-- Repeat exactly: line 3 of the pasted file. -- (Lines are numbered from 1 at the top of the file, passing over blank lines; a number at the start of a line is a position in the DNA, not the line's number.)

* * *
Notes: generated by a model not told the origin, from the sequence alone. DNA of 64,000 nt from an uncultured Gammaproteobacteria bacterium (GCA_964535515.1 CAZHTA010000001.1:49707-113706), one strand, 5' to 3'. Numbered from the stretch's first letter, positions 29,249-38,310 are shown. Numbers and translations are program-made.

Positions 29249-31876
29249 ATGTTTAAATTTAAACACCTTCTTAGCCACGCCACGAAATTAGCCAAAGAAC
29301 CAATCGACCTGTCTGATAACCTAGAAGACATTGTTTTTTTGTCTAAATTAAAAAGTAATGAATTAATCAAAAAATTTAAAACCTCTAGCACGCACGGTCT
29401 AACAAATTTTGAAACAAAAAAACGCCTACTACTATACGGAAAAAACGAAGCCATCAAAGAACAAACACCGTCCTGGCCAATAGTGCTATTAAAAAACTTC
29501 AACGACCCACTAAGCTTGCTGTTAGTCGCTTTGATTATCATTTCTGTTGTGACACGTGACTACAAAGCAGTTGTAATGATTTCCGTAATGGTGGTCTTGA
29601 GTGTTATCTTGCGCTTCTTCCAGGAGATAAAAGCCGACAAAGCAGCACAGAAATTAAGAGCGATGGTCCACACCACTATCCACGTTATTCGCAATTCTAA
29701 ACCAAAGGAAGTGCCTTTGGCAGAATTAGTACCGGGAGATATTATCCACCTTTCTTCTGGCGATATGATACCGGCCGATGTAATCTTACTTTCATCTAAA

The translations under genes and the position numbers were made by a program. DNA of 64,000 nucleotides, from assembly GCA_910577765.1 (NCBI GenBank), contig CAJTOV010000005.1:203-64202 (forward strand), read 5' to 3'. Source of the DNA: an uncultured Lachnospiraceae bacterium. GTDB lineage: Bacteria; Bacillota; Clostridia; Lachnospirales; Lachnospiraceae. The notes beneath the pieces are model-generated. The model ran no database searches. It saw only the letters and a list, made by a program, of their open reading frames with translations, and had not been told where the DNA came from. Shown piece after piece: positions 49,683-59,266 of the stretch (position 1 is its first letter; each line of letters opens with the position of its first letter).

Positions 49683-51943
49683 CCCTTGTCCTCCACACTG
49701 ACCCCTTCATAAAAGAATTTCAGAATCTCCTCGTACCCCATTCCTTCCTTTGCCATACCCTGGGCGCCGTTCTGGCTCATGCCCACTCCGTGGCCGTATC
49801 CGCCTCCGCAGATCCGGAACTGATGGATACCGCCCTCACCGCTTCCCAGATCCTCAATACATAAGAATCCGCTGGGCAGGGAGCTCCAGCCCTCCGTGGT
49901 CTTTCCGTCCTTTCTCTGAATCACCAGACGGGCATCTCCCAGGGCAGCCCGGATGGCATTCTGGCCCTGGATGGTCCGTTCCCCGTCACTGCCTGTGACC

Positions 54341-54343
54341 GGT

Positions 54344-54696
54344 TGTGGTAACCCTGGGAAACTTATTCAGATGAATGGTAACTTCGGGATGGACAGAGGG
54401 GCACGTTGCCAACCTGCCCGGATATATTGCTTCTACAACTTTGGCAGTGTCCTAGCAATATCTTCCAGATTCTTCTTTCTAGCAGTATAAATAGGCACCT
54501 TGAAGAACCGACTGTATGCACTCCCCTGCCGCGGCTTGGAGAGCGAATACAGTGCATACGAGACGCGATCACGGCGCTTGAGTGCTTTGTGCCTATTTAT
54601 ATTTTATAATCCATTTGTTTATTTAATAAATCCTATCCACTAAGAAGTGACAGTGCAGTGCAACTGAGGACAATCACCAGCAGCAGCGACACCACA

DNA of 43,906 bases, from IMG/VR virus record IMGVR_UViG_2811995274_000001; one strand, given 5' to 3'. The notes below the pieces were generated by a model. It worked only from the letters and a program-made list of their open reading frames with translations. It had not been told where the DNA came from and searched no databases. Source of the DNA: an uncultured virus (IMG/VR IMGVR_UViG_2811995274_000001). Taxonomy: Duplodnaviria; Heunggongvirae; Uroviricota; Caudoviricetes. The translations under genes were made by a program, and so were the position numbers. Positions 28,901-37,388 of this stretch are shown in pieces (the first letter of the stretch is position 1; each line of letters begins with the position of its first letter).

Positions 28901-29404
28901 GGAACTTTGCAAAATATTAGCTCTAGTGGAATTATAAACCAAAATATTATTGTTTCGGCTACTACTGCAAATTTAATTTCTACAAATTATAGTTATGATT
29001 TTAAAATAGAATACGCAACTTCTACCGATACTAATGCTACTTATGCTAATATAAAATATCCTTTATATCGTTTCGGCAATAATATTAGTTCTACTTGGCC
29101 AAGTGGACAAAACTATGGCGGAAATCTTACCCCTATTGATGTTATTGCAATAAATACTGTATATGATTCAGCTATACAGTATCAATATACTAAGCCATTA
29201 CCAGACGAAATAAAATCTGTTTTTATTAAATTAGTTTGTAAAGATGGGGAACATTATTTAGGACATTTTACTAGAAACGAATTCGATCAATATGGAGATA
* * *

29249 ATGTTTAAATTTAAACACCTTCTTAGCCACGCCACGAAATTAGCCAAAGAAC